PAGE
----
[This is a most interesting observation. The bird was recorded from the same spot in the 'New Flora of Reigate,' 1856 (cf. ante, p. 347).—Ed.]

Spoonbills at Great Yarmouth.—Scarcely a day has passed since early April to this day of writing (June 21st) but on what one or more Spoonbills (Platalea leucorodia) have been in sight on Breydon. First one was seen on April 10th, twelve on April 27th, and five more next day—seventeen in all! Seven observed on May 7th; I saw two on May 16th quite near my houseboat, and I sailed up to a couple on May 17th. Two asleep near my houseboat on June 2nd, in company with Saddleback Gull, on most amicable terms. Saw four again on June 7th, which were very tame, and with some two hundred Gulls on a flat quite near the bridge now being built across Breydon. On June 15th observed five being followed and disturbed by a Heron, and on June 21st four were still about.—A. Patterson (Ibis House, Great Yarmouth).

Wigeon breeding in Ireland.—Believing that the Wigeon (Mareca penelope) bred within a few hours' riding of my home, I decided, on May 1st, accompanied by my friend Mr. S. Savage, to make a raid on its breeding-place. We started at five o'clock in the morning on a lovely day. After a long ride and a longer tramp, we at last came on the object of our search—a nest with eleven eggs. The nest was in a dry meadow among rushes, about two hundred yards from a small lake. I also found another nest with three eggs, this time in a wet swamp. Later on Mr. Savage found another nest with nine eggs in a clump of rushes in a very dry meadow. We went home that night with very light hearts, having had, I believe, a very good day's experience. To make sure, I sent some of both down and eggs to Mr. Ussher, and also to Mr. Patterson, which they kindly identified as genuine Wigeon without any doubt. I think this is the first record of the Wigeon breeding in Ireland.—John Cottney (Hillsborough, Co. Down, Ireland).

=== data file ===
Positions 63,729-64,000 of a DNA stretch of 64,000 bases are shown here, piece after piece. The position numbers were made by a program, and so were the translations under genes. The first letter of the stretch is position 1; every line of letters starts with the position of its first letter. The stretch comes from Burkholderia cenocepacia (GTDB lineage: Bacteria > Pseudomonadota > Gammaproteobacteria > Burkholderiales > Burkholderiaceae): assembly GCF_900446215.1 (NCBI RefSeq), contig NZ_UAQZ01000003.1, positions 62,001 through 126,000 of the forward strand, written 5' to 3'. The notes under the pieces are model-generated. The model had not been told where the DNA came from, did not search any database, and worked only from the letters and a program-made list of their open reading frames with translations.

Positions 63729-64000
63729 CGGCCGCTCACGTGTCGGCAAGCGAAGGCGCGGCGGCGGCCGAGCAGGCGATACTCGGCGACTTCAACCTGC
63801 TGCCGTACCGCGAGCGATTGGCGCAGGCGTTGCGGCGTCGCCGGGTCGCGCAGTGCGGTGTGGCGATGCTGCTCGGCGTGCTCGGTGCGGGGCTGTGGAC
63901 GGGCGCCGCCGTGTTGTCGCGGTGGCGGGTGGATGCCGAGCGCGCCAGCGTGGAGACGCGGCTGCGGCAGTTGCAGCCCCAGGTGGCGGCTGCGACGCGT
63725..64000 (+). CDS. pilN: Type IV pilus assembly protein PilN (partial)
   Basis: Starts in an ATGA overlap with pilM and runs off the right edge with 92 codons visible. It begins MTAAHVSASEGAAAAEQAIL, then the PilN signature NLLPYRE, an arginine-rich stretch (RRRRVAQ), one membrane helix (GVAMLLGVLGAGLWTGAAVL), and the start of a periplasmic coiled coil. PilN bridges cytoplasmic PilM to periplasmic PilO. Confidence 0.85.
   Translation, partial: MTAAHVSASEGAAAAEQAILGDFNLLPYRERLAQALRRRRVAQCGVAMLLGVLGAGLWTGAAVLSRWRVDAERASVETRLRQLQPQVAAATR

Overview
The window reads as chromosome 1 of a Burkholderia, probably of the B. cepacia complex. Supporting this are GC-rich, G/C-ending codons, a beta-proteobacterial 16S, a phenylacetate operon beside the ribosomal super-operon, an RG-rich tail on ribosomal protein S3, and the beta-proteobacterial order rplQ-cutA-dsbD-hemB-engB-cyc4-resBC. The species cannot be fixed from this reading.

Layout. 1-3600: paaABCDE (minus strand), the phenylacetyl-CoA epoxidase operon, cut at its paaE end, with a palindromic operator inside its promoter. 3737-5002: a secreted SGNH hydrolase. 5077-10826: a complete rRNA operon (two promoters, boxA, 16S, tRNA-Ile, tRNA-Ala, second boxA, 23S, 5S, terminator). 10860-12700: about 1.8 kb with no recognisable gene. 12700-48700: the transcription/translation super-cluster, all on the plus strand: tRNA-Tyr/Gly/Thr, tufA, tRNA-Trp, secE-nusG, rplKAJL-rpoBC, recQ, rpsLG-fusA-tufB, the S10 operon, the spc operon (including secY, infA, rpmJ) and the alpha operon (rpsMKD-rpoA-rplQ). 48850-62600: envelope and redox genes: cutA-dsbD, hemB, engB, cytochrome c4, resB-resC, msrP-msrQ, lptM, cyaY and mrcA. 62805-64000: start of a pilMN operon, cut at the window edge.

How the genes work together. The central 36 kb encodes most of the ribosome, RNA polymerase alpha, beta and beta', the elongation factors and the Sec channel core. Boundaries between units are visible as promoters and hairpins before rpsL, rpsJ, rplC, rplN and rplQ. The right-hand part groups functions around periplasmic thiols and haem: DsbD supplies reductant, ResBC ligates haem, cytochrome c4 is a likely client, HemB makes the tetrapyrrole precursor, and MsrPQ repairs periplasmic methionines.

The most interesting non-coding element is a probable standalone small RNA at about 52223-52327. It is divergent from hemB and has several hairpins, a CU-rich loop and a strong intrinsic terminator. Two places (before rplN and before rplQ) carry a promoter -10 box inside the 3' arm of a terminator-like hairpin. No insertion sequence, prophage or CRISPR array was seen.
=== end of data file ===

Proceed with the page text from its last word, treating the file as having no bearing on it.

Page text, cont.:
Pairing Manoeuvres of Pigeons, &c.—With reference to Mr. E. Selous's remarks on the covering of the male domestic Pigeon by the hen after normal pairing, I may mention that I have frequently seen this action myself, and believe it to be not unusual. The behaviour of birds after pairing has not yet received sufficient attention from observers. I have myself noticed that the male Zebra Finch (Tæniopygia castanotis), after pairing, vibrates his tail so quickly that it is almost invisible; and that both sexes of the Larger Tree-Duck of India (Dendrocycna fulva), as soon as the action is performed, "tread water," with one wing raised, in a very curious fashion. These manoeuvres are, I think, simply due to general excitement; but such performances are worth recording, as often, if occurring before pairing, they would be set down as gestures designed for sexual attraction.—Frank Finn (c/o Zoological Society, 3, Hanover Square, London. W.).

Little Bustard in Derbyshire.—On May 14th a Little Bustard (Otis tetrax) was shot by a farmer on Middleton Top, near Youlgreave, North Derbyshire. He saw that his victim was something uncommon, and took it to a local stuffer. The sex was not determined by dissection, but no doubt the bird is a female, as the plumage is devoid of all ornaments. This is only the second recorded appearance of the Little Bustard in Derbyshire, the first being in 1797. This specimen is now in my collection.—W. Storrs Fox (S. Anselm's, Bakewell).